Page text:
We talk to Laurence Owen ahead of his masterclass on Monday the 26th. Laurence graduated from the course in 2011 and since then he has led an amazing career as a freelance composer, songwriter, sound designer and voice performer. He has written music for the BBC, Toyota, O2, Stella Artois, Sipsmith, ARTE, The Beano, Historic Royal Palaces and the V&A Museum, and provides sound design for critically-acclaimed multimedia theatre company 1927.
DMSA: Where do we find you now?
LO: Physically, I’m catching up on some admin in my living room in Norwich. Mentally, I’m formulating the music and lyrics for an upcoming musical adaptation of Jekyll & Hyde that I’m working on.
DMSA: Three important words that represent you as a creative person
LO: 1. Craft – I’m more interested in making things that serve a function than making things that exist purely for themselves.
2. Accessibility – I don’t personally subscribe to the “if anyone else likes what you’re doing, that’s just a bonus” philosophy (but completely respect anyone who does).
3. Narrative – I like stories, and I like making (and consuming) music and sound that involves storytelling elements.
DMSA: When did you start working with sound and music?
LO: I started writing and recording music when I was 14. I really hope I’ve improved a little bit since then.
DMSA: In what ways has the DMSA course supported or helped you to develop into who you are today creatively and professionally?
LO: Having the space, time, equipment and permission to work was, on its own, hugely helpful. But I also left feeling actively encouraged to blur the lines between sound and music, art and design, highbrow and lowbrow. The DMSA course taught me that there are no set paths into the creative industry, and no set careers when you arrive in it.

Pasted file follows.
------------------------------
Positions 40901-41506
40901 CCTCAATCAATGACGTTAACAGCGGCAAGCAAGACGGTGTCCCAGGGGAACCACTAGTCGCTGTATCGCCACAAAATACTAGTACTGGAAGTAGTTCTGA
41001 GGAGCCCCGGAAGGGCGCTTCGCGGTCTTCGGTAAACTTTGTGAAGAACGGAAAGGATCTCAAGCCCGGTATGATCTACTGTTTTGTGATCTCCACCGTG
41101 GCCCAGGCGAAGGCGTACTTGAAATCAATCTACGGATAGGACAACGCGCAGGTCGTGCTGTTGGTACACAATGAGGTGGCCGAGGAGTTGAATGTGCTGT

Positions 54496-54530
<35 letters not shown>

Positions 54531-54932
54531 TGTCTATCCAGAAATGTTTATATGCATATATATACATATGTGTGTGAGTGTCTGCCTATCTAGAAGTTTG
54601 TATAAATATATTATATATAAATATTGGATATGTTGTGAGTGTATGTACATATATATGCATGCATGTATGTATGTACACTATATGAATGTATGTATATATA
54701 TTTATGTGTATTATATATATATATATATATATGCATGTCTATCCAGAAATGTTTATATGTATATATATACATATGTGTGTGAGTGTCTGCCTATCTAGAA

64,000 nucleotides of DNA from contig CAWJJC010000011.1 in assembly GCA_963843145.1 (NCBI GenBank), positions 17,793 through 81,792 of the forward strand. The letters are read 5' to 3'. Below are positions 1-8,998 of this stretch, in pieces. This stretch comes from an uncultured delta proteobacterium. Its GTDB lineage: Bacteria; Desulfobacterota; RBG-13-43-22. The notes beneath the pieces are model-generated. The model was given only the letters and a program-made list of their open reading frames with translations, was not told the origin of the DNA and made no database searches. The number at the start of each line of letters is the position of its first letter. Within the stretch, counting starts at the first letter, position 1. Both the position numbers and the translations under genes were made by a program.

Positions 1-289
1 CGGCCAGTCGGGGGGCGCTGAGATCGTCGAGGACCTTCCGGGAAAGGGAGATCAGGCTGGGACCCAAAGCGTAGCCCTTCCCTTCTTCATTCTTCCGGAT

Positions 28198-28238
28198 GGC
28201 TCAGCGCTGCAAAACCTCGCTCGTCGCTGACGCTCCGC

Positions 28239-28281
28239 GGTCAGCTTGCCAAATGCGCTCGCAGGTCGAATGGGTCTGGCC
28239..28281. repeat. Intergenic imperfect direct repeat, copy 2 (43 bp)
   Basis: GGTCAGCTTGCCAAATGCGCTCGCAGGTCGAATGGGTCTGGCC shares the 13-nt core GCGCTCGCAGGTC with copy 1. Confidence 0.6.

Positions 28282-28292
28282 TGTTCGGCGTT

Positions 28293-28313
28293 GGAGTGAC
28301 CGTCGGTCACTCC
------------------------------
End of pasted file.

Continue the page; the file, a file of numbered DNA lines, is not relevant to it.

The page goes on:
DMSA: Can you tell us a bit more about The Time Machine?
LO: The Time Machine is the most recent of four productions I’ve co-written with my writer wife Lindsay for the Edinburgh Festival Fringe. It’s a musical adaptation of HG Wells’ novel, and although it’s a Victorian story, we’ve chosen to tell it in the style of a 1950s radio play. We have a table of foley sound effects, and I’ve written a Bernard Herrmann style B-movie score, as well as playing live theremin during the show. We’ve been touring the country with it for a year, and it’s just about to be retired so that we can work on our next production.
DMSA: Other plans for the future? projects, events, visions?
LO: Our Jekyll & Hyde show is the next major project I’m working on. Aside from that, I’ve always enjoyed scoring factual/documentary work, so I hope to do more of that. I’m also seeking to score more experiential entertainment – theme parks, VR attractions, interactive museum installations, and so on. But truthfully, I never know what’s around the corner. That’s what keeps this job exciting, and a little scary… but in a good way!